of enzymes that finish digestion of protein/ sugars)
    Penicilllin V impaired absorption
    Refractory anemia ( does not respond to iron therapy)
    Short staure
    Stroke in childhood
    This ends the listing from "Recognizing Celiac Disease."


    Here are some other ways to look at problems:

    Irritability is an early symptom. It is common in children.
    Lack of desire to get things done
    Lack of feeling
    Timid behavior
    Violent behavior

    Bipolar disorder
    Difficulty making friendships
    Easy frustration and anger
    Panic attacks
    Sense of worthlessness
    Overly self-criticism

    Confused/ faulty thinking
    Faulty learning
    Inability to concentrate
    Loss of memory
    Loss of immediate memory
    Poor memory
    Psychiatric disorders
    Reduced learning
    Slow thinking
    Scattered thinking

    Addison's Disease
    Allergic Rhinitis
    Alopecia Areata
    Angina Pectoris
    Antiphospholipid Syndrome
    Autoimmune Hepatitis
    Autoimmune Polyglandular Syndromes
    Bitot's Spots (eyes)
    Blepheritis (eyelids)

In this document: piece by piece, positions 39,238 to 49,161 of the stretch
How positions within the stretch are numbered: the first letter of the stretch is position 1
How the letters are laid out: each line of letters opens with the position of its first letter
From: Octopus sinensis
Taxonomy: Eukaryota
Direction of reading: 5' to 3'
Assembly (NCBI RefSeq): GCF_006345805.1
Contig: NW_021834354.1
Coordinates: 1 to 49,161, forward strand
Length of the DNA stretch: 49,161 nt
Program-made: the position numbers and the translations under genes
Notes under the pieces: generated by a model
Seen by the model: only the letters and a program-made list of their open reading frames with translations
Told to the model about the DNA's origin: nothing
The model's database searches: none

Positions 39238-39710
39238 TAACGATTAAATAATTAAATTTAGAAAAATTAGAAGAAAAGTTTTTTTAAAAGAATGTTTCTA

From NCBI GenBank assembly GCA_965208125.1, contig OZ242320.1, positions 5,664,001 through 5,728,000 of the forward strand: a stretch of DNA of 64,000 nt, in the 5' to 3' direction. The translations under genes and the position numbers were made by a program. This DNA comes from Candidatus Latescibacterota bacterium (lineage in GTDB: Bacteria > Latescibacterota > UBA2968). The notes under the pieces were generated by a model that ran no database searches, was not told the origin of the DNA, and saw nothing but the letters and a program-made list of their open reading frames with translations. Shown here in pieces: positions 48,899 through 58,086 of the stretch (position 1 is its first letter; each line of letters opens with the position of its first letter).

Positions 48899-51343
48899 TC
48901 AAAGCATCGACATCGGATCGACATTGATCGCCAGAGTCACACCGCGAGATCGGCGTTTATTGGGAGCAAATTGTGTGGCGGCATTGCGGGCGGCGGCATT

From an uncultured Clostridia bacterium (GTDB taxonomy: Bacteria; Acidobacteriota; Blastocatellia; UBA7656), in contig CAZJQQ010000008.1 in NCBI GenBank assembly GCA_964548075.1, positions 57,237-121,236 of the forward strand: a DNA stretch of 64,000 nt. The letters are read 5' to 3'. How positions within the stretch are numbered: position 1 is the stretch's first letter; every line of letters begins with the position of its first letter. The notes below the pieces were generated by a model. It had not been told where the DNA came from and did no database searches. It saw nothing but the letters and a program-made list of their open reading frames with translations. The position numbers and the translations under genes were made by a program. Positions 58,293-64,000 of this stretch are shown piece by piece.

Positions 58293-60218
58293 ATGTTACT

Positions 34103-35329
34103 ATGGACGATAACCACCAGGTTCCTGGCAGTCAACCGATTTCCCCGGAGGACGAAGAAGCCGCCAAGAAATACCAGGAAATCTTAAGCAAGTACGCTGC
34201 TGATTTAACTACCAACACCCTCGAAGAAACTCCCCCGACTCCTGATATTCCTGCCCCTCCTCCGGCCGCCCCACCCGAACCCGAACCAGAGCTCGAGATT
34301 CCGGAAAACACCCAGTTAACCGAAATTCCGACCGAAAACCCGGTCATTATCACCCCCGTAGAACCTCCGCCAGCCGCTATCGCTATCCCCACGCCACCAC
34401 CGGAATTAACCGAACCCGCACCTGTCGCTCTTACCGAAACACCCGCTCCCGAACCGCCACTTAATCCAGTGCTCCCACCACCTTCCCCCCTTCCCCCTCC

Bloodshot eyes
    Chronic Bullous Dermatosis of Childhood
    Chronic Hives
    Common Variable Immunodeficiency
    Coronary Artery Disease (CAD)
    Cortical Calcifying Angiomatosis
    Diabetic instability
    Erthema Elevatum Diutinum
    Erythema Nodosum
    Graves's Disease (hyperthyroidism
    Hepatic granulomatous disease
    Hypokalemic Rhabdomyolysis
    Icthyosis, acquired
    Idiopathic dilated cardiomyopathy
    Idiopathic hypoparathyroidism
    Idiopathic thrompbcytopenic purpura
    IgA deficiency
    IgA Nephropathy
    Kidney Stones
    Loss of vitality
    Multiple Sclerosis
    Osteomylacic Myopathy
    Peripheral Neuropathy
    Pityriasis Rubra Pilaris
    Primary hyperparathyroidism
    Sjogren's syndrome
    Systemic Lupus Erythomatosus
    Urinary Tract Infection

    Aortic vasculitis
    B-cell non-Hodgkin's lymphoma
    Bone Fractures
    Bone Pain
    Brain Atrophy
    Bronchial Pneumonia
    Cancer Predisposition in Children